The Queensland government has quietly released the state Law Reform Commission’s long-awaited report on reforming the state’s controversial sexual consent laws.
After much lobbying by survivors of sexual assault for comprehensive changes to the law, the recommendations are a huge disappointment.
Defendants in rape trials often argue the other person consented to sex. However, the mistake of fact excuse also allows defendants to argue they honestly and reasonably believed the other person consented to sex — even if that person did not. The excuse has been part of Queensland law since 1899.
The state attorney-general, Yvette D’Ath, asked the QLRC to examine the mistake of fact excuse last July, along with the state’s consent laws generally.
The Queensland Law Society and the Queensland Bar Association both strenuously opposed any reforms to the existing laws on consent and mistake of fact, claiming there was insufficient evidence of the need for changes. The QLRC’s report effectively endorses this position, while giving the superficial appearance of progressive change.
None of the five recommendations significantly changes the existing law. The proposals do nothing to strengthen the law on sexual consent, nor do they address the problems that prompted the review in the first place.
The definition of consent
The first change would state that a person is not assumed to have consented to a sexual act just because they don’t actively say no. This is an important principle. However, as the QLRC acknowledges, it is already well established in case law.
Importantly, this proposal leaves open the possibility that passivity can still amount to consent in some circumstances. The QLRC quotes a recent judgement by the Queensland Court of Appeal president, which says “in some circumstances” consent may be expressed “by remaining silent and doing nothing”.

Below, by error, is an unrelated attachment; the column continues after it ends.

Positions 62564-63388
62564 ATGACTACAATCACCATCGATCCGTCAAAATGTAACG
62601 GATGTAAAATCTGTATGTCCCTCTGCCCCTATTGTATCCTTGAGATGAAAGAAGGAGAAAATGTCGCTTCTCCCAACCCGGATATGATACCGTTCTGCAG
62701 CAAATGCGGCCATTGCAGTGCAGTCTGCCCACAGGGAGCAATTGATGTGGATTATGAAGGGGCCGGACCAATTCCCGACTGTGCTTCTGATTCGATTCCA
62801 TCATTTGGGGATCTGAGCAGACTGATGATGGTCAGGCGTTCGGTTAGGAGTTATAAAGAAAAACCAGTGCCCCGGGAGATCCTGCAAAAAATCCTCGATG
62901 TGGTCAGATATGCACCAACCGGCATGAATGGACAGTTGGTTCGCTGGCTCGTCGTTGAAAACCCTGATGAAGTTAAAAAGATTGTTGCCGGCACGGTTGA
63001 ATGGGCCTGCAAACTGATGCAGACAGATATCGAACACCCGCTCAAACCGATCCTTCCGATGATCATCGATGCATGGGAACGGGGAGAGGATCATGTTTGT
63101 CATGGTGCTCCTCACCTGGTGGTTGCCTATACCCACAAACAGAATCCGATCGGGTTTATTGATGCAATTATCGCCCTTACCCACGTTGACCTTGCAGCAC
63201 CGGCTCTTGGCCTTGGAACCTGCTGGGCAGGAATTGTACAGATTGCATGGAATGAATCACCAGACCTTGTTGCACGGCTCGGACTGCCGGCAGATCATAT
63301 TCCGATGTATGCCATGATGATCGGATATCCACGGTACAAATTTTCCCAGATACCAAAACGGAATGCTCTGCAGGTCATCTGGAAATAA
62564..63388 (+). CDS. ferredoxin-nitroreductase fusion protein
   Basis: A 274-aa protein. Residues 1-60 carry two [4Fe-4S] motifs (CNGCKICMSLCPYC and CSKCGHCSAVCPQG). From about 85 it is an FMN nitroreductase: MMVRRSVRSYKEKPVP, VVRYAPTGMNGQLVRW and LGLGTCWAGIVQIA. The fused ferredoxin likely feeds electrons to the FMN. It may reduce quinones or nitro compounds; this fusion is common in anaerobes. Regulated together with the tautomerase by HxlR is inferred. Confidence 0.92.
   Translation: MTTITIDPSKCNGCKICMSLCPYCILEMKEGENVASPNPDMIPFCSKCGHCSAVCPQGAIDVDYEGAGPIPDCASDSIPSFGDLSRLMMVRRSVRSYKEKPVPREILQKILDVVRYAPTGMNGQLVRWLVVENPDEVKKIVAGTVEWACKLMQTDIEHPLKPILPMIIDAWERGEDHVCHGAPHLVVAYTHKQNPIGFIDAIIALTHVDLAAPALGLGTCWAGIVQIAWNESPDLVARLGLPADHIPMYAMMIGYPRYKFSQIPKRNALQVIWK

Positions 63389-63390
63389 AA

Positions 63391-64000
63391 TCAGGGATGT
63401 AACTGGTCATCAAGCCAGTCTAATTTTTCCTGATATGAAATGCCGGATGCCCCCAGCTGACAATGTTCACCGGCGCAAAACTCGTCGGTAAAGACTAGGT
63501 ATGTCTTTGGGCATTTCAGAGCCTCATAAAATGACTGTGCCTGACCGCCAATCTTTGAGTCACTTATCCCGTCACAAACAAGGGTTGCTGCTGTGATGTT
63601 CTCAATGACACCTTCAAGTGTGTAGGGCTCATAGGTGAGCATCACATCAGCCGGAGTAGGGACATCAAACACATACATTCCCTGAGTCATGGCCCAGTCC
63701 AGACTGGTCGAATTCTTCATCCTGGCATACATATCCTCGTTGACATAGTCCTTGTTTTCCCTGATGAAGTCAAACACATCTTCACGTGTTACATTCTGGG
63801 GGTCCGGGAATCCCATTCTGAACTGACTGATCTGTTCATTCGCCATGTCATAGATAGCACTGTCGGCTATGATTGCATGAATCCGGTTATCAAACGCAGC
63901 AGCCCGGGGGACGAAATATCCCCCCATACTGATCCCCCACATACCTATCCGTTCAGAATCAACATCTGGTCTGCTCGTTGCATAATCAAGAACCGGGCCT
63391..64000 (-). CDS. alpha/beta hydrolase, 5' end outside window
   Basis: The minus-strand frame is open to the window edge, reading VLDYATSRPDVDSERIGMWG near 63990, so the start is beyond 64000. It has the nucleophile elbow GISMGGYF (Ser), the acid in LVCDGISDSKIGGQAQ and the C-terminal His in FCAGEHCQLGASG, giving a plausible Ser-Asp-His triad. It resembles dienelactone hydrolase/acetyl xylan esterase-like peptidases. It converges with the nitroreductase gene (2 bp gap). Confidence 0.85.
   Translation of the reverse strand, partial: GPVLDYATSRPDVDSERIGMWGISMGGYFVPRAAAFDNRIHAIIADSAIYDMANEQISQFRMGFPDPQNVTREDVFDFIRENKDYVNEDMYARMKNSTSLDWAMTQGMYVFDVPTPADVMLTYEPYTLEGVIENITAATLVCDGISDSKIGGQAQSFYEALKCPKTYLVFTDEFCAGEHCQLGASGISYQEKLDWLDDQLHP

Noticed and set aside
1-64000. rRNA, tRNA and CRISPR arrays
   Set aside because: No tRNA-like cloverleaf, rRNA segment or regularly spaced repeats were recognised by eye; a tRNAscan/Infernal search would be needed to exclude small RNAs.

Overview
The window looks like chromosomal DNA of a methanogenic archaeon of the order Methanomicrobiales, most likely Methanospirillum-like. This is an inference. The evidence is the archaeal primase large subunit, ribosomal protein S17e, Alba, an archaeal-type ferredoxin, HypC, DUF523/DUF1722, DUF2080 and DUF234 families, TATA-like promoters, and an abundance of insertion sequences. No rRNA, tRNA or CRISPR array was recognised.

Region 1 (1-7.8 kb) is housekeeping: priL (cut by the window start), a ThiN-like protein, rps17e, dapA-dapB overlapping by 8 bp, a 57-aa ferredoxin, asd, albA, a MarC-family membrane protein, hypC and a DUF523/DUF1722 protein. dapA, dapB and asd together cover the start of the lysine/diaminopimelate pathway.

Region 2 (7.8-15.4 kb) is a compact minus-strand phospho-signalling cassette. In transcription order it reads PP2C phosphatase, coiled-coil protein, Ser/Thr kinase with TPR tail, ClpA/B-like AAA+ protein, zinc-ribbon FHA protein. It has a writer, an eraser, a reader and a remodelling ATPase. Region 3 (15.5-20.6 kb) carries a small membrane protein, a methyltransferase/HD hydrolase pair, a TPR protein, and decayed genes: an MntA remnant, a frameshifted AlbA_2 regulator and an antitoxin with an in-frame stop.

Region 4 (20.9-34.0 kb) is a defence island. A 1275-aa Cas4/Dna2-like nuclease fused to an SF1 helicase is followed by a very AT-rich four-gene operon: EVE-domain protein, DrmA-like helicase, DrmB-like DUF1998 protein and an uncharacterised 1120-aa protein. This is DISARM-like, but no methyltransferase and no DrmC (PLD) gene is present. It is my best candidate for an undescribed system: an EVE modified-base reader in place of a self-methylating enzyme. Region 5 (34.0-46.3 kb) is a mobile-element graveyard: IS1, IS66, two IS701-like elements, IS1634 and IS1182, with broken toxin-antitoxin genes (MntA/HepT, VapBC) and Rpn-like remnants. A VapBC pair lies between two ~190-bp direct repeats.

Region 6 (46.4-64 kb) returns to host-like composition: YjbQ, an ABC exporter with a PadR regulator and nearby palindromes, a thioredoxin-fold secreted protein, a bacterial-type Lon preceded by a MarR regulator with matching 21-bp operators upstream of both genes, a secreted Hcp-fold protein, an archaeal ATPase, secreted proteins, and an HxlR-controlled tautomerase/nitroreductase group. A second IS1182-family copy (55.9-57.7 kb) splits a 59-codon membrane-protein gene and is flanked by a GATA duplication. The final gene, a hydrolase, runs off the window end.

The second recommendation by the QLRC would clarify the same definition of consent applies to rape and other sexual assaults. This is a technical reform that does not change the definition of consent itself.
The third reform would amend the law to state there is no consent in situations where a sexual act continues after consent is actively withdrawn. This principle, too, is already part of case law.
This reform is potentially problematic because it seems to put the onus on people who are subjected to unwanted sexual acts to withdraw their consent. This may not be realistic when a previously consensual sexual encounter turns violent or the nature of the activity suddenly changes.
Mistake of fact and consent
The QLRC’s fourth and fifth reforms address the mistake of fact excuse.
The fourth reform would allow juries to consider anything a defendant said or did to determine if the other person wanted to have sex in deciding whether the defendant made an honest and reasonable mistake.
This amendment, too, does not change the existing law. Notably, the proposal falls short of requiring defendants show the positive steps they took to ascertain consent — as is the case in Tasmania.